1. see how fast I can turn the switch "on"
2. order a bunch of pull up resistor networks and a teensy.
3. re-wire the board I have. I'll be using a keyboard from a broken TI Silent 700. The board is one layer, so I already drilled it and prepped it for re-wiring. Provided the switches turn "on" quickly (they should, since they are basically just a hall sensor and an amplifier) I can strobe the power and sense the lines to get NKRO without diodes
4. also have to test how well they work with crummy power. Might need to put a little cap by every switch to ensure it turns "on" fast enough to scan at 100 kHz.
« Last Edit: Sat, 04 February 2017, 19:45:54 by dorkvader »

Offline sinusoid

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Re: Hall Effect switch electrical characterization.
« Reply #1 on: Sat, 04 February 2017, 22:26:38 »
Thanks for all that research and documentation on the hall effect switches.
I always liked the concept because of its inherent indestructibility, and now those timings make me hyped about it all over again.

Would you be able to map the graphs to magnet height travel? Do you plan on testing newer hall sensors in that setup?

Modding-wise, Cherry MYs have a perfect spot for a 2mm circular magnet on the tip of the leaf spring. Longest travel point of the whole switch. Got a spare G81 board for that purpose long time ago, gonna try doing it one day. When i have the time -_-

Anyway, subbing the thread and waiting for more!

Offline dorkvader

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Re: Hall Effect switch electrical characterization.
« Reply #2 on: Sun, 05 February 2017, 11:19:53 »
Did some more work on the switch. I'm now measuring what it looks like when I power the switch off and press it, then apply power. I tried adding a 0.68 uF decoupling capacitor, but it didn't change the "width" of the waveform.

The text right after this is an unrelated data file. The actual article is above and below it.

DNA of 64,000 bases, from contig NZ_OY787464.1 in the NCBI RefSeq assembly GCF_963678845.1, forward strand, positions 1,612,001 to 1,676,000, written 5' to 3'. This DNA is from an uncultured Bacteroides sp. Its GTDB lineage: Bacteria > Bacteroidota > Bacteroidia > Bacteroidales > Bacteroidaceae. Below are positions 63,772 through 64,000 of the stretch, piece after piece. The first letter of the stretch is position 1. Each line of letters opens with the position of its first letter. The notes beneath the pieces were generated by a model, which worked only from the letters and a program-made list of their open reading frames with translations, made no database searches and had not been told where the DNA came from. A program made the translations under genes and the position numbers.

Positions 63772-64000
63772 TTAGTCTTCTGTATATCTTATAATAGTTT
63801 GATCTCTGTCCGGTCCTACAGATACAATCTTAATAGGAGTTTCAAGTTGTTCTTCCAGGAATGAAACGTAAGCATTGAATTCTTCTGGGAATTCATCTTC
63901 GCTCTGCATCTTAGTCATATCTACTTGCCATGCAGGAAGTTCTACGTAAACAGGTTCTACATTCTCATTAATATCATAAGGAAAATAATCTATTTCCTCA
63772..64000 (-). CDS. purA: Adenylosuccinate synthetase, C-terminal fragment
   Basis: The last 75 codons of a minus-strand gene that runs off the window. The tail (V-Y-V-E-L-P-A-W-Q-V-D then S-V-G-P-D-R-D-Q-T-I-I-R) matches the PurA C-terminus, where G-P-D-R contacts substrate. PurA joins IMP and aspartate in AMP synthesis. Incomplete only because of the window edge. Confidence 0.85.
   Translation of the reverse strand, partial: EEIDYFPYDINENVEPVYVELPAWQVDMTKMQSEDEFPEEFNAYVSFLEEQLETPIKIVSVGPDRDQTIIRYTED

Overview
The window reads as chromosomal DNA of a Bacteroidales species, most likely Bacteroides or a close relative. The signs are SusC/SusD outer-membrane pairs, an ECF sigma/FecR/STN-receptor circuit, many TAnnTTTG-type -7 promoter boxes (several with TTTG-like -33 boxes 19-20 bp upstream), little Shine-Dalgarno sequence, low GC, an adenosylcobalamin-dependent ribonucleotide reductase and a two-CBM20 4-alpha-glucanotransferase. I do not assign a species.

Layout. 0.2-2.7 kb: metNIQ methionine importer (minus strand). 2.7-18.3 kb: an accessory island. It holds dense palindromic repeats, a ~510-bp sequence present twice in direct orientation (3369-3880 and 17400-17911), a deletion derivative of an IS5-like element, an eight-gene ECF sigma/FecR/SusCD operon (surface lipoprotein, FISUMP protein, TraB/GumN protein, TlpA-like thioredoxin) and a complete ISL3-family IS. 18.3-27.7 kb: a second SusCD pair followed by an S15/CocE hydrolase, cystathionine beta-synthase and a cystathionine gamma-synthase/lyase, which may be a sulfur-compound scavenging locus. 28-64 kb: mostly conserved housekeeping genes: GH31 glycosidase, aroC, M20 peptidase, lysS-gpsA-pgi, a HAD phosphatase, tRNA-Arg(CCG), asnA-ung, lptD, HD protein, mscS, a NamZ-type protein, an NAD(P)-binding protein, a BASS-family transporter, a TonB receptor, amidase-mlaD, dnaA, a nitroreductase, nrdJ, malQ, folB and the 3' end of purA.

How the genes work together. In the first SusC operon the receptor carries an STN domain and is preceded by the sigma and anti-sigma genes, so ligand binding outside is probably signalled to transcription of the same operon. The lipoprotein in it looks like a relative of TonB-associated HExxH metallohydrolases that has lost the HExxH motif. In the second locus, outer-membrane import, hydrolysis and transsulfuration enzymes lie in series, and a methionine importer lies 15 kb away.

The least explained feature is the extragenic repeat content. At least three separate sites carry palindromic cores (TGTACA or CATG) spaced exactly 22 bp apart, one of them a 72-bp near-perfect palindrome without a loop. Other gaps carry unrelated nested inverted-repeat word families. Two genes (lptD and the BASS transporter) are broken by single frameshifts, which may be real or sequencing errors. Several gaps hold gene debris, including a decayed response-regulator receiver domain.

DS1Z_QuickPrint5 by dork_vader_exe, on Flickr
waveform with a 0.68uF decoupling capacitor. Looks like it's about 0.56 us. My power HP 66332A supply has a transient response time of under 50 us for a change in current of up to 50% of the current rating, so it takes 50 us to co from 0A to 2.5A, since it's going from 1.3 mA to 40 mA, we can expect 1/60th of that time. It's actually better than that, but this will do. It should take it about 1 us. I should measure the PSU discharging through a resistor to check though. Add that to my list of things to do "make sure you are measuring the switch through the scope and not the PSU."


DS1Z_QuickPrint5 by dork_vader_exe, on Flickr

Offline dorkvader

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Re: Hall Effect switch electrical characterization.
« Reply #3 on: Sun, 05 February 2017, 11:34:31 »
Thanks for all that research and documentation on the hall effect switches.
I always liked the concept because of its inherent indestructibility, and now those timings make me hyped about it all over again.

Would you be able to map the graphs to magnet height travel? Do you plan on testing newer hall sensors in that setup?

Modding-wise, Cherry MYs have a perfect spot for a 2mm circular magnet on the tip of the leaf spring. Longest travel point of the whole switch. Got a spare G81 board for that purpose long time ago, gonna try doing it one day. When i have the time -_-

Anyway, subbing the thread and waiting for more!

Hi there sinusoid.

Since they are Schmitt triggered, there shouldn't be any map to magnet height travel. Based on how it operates it should suddenly go from "off" to "on" once the lower threshold of the trigger is reached. This also means it is hardware debounced. Not having to worry about bouncing is likely one reason why these were popular in the 1970's: less circuitry and complexity. Including an IC to debounce the chips would have added a lot of expense.